“a compelling breakthrough for Durham Student Theatre”


Blizzard Theatre Company’s ‘Road’ was a production often punctuated with excellence. The show clearly had an imaginative team behind it and the performances pulled out all the stops of staging and interaction. This created a more immersive production that involved characters acting around the audience and even directly interacting with them. In addition, I do believe that the play has brought a new perspective to Durham theatre, centred on the north. However, there were points in this production that detracted from the gravitas achieved by the majority of the scenes, though the monologues were almost entirely excellent and really added to the desperation present in the piece. 

First and foremost, I must mention the brilliant Louise Coggrave as Scullery. Coggrave was the perfect focus of the show, not only playing their character well on stage but also in their frequent audience interactions. However, this is not to say that the rest of the cast lacked this ability to interact with the audience – with Yolan Noszkay and Rosaline Tite-Ahern especially brilliant in this regard too.                                                                                                                                          

Within the rest of the production, the other actors distinguished themselves through incredible, atmosphere invoking, monologues. A highlight of this was Ben Whittle’s performance of Joey, which effectively hammered home the message of the show and heightened the sense of tragedy. On top of this, Rosaline Tite-Ahern’s performance with Ben Whittle was incredible, as she created both a comedic outerlay to her acting but also a real and tangible sense of melancholy that gave the performance gravitas. This gravitas was maintained by Mollie Dunne and Ellie Mather respectively within their individual monologues as well. Some of the other performances did slightly loose this sense of severity and austerity. This may have been due to a slightly rushed feeling to certain scenes. However, overall the undertones of the show were clearly communicated and incredibly compelling.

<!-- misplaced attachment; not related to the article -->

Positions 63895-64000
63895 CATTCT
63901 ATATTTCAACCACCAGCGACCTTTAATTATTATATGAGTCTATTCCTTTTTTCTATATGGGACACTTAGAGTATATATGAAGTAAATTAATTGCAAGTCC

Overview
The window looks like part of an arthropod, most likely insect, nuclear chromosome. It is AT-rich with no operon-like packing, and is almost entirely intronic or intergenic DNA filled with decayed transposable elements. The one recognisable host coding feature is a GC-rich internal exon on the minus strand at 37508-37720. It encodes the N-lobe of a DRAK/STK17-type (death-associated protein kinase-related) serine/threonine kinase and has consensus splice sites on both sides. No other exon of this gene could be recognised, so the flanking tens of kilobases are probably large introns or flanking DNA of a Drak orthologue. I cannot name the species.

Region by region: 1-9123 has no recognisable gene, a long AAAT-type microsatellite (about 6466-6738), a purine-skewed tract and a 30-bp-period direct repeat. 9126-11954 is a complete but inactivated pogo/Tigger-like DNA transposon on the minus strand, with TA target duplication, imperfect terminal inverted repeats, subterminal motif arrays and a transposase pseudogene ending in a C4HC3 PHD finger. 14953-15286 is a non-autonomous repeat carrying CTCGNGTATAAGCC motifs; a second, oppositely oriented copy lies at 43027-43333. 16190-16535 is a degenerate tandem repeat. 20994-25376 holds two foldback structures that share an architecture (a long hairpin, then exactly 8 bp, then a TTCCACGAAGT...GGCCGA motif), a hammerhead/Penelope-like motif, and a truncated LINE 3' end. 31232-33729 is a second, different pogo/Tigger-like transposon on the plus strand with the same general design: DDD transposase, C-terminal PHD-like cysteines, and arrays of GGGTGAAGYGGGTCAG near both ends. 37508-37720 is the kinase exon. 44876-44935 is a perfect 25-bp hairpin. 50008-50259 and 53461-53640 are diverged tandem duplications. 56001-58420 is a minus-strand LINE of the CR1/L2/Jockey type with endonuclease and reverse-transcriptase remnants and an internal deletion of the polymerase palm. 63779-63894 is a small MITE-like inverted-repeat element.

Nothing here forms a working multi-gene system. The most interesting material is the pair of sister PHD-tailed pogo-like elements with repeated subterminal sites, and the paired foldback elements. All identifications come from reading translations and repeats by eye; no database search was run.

The lighting of the show and the use of music was very effective in heighting the scenes. This is especially true of the back lighting as it cast shadows on the face of the actors, further displaying the depressing undertones of seemingly everyday situations. In addition, the huge number of props collected by the producers was impressive, and they each played a vital role setting the scene in the production. 

In conclusion, even though some of the atmosphere was lost in places, ‘Road’ was still thoroughly watchable. Blizzard Theatre Company’s production of ‘Road’ was a compelling breakthrough for Durham Student Theatre – the interactive nature of the show, its staging, and individual performances were all excellent.

By Christian Gale

Photo credits: Blizzard